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Posted by on Jan 20, 2018 in Government, Politics | 0 comments

GOVERNMENT SHUTDOWN: No deal=Trump shutdown? (UPDATE 4)

On the first anniversary of President Donald Trump’s inauguration, the government has shut down in what has not seen since the days of Jimmy Carter: a government shut down coming when one party holdsd both the White House and both houses of Congress. The spin will now be that the Democrats shut down the government, but it’s going to be a hard sell when polls show that most American’s won’t blame the Democrats (another poll is HERE) but Trump and the Republican Party. The no votes included Sen. Lindsey Graham (S.C.) and Sen. Jeff Flake (AZ) voting against their own parties.

The White House immediately issued a statement about “obstruction losers” Democrats for the shutdown, which they called the “Schumer shutdown.” The reality? The White House statement didn’t offer any serious suggestions on how to resolve this crisis — which has its roots in Trump’s blowing up a bipartisan Senate deal that Trump indicated he would sign if given..

The other clear reality: Trump and the GOP own this shutdown. Don’t expect polls to suddenly reverse themselves and blame the Democrats.

In fact, the hashtag #TrumpShutdown quickly became the trending hashtag worldwide.

The Daily Beast:

The U.S. Senate late Friday night failed to advance a spending bill that would have funded the federal government through Feb. 16. In doing so, lawmakers triggered a government shutdown at midnight. Sen. Bob Corker (R-TN) told reporters that senators were, indeed, still working on a shorter term proposal that could pass the Senate with the necessary 60 votes. It was unclear how long the government would be funded under such a plan. The funding bill that the House approved on Thursday—and which the Senate failed to move—would have also reauthorized the Children’s Health Insurance Program (CHIP) for six years. Democrats in the House and Senate objected to the measure over the failure to include legal protections for undocumented immigrants who were brought to the U.S. illegally as children. A shorter term funding measure, such as the one Corker discussed, would give lawmakers time to finalize a potential agreement on that issue of undocumented immigrant children.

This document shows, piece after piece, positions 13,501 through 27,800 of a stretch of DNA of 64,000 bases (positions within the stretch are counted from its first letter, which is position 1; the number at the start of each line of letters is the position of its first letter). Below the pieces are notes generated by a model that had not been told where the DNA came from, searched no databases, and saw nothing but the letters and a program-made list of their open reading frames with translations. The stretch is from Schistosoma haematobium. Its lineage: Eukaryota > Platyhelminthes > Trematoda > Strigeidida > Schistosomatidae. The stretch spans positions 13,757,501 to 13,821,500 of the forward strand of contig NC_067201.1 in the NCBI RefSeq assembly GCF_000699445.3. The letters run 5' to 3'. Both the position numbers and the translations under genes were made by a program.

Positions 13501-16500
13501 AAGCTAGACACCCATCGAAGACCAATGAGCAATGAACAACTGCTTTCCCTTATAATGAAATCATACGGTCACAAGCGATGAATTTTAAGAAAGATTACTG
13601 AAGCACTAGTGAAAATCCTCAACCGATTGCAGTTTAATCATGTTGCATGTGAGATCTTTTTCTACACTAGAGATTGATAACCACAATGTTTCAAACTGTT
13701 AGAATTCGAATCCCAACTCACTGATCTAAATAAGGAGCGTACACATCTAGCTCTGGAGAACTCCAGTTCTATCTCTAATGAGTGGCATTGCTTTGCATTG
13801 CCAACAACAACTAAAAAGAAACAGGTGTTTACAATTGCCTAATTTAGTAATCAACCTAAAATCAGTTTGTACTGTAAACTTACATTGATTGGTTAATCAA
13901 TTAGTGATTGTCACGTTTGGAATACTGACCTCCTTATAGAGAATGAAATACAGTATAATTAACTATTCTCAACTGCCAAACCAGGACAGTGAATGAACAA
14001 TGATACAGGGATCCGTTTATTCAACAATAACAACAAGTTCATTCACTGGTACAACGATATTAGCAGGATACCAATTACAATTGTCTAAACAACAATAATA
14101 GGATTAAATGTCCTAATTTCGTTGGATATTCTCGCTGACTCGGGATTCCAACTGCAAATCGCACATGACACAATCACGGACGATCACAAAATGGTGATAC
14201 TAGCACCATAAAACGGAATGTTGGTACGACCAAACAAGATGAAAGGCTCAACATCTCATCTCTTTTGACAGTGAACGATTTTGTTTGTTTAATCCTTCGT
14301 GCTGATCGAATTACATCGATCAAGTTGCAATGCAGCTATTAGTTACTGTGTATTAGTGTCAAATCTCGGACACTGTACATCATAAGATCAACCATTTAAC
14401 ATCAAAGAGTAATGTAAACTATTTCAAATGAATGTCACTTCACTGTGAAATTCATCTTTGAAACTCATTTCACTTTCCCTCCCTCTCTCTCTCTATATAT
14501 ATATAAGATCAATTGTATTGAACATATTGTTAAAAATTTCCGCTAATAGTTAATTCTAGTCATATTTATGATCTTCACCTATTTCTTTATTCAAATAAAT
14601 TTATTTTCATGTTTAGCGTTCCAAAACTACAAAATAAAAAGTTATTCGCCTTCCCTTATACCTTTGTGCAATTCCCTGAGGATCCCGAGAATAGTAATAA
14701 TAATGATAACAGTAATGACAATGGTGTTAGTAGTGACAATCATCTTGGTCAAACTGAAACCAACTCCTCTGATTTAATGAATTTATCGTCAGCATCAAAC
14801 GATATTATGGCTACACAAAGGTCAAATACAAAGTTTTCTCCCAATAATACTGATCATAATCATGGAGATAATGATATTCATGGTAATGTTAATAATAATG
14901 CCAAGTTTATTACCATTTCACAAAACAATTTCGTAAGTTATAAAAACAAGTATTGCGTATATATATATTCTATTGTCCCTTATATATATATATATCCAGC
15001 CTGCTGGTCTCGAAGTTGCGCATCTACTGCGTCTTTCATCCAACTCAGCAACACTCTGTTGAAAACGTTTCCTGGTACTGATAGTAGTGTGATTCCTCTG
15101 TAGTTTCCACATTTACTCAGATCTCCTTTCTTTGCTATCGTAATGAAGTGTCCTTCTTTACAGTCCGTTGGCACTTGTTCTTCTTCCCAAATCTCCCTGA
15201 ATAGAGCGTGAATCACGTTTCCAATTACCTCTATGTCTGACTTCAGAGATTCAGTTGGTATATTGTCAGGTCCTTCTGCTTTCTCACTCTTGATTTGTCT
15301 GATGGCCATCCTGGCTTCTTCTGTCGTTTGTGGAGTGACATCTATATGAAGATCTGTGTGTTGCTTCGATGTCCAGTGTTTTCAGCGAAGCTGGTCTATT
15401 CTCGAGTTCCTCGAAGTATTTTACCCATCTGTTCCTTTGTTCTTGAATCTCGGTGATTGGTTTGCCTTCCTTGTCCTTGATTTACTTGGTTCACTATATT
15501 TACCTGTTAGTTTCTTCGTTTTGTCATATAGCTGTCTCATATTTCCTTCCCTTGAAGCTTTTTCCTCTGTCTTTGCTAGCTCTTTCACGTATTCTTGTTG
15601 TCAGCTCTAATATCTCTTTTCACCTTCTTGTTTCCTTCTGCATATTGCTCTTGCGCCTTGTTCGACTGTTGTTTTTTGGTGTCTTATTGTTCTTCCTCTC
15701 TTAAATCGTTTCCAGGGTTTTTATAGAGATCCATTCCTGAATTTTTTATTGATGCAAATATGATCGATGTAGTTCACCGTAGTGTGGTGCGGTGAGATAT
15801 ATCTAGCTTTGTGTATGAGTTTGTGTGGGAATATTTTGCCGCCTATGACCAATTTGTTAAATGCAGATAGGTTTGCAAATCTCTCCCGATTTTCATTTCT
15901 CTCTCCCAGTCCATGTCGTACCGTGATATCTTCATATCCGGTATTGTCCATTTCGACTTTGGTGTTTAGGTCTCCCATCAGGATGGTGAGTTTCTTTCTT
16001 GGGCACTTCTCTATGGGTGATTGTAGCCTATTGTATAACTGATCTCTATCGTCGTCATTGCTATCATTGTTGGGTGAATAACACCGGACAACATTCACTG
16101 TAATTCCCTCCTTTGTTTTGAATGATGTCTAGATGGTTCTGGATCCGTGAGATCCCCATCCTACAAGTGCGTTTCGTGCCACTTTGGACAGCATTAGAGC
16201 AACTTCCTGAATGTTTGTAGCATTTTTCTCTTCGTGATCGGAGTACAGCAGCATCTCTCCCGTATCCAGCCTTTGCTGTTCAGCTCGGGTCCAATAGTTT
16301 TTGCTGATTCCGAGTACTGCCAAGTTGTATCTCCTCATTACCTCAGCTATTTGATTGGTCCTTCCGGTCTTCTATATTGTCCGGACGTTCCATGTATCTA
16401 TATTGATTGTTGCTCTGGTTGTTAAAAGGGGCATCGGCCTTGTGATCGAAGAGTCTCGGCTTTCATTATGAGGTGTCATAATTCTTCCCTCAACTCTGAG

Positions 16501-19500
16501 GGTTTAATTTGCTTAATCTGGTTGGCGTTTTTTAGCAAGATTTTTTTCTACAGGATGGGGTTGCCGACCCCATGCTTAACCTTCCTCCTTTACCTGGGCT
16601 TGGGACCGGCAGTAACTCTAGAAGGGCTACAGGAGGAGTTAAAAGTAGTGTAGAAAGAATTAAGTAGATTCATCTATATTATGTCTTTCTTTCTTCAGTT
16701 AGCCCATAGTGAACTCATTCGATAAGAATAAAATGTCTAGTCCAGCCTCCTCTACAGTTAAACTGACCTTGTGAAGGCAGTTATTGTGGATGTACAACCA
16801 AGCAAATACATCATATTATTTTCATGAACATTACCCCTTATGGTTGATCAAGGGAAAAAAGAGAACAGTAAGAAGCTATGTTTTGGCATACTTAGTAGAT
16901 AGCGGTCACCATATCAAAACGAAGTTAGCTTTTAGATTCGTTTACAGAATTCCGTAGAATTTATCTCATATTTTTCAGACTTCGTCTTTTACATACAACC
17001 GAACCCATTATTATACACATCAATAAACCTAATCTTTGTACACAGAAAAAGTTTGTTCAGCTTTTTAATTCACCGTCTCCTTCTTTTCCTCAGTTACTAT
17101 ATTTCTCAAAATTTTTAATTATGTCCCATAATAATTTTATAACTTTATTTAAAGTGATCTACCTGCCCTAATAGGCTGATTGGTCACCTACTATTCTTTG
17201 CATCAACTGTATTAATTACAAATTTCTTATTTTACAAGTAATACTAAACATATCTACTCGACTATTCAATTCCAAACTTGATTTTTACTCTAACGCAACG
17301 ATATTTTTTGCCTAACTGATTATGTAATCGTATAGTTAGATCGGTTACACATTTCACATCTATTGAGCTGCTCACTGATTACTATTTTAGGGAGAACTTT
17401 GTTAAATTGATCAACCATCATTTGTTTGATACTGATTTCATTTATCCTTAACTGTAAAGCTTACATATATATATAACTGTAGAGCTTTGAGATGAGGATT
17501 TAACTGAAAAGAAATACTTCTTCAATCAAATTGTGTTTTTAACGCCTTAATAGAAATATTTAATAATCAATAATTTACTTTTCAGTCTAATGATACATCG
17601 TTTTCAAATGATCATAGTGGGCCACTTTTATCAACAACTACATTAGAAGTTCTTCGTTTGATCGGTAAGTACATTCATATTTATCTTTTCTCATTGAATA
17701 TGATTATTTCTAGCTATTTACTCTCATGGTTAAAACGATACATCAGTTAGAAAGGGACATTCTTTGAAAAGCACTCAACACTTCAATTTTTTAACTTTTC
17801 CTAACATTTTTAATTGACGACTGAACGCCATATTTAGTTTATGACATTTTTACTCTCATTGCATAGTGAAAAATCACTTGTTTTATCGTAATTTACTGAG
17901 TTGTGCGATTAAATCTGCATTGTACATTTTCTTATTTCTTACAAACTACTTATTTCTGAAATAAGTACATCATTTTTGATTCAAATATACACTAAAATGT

Senate Majority Leader Mitch McConnell took to the floor to blame it totally on the Democrats as well. McConnell read part of the White House statement. Then Minority Leader Chuck Schumer talked about efforts “all day” to reach a compromise. He talked about Trump’s invitation for him to visit the White House. Schumer said he reluctantly put the border wall on table but “even that” wasn’t enough for Trump for an agreement. “This afternoon in my heart, I felt we might have a deal tonight…We had a good meeting. But what has transpired since (then) in the Oval Office” is “indicative” of the “chaotic process.” He said Trump “backed off at the first sign of pressure.”

Trump, he said, could have passed a short term extension of funding. But, he said, Congressional Republicans looked to Trump for guidance and got none.

“The American people know that this party (the Republican Party) is not capable of governing,” he said.

“This will be called the Trump shutdown. Because is no one, no one…to blame but President Trump. He walked away from two bipartisan deals, including one today when I put the border wall on the table.”

Trump had once tweeted that what was needed was a good, ‘ol government shutdown:

Twitter: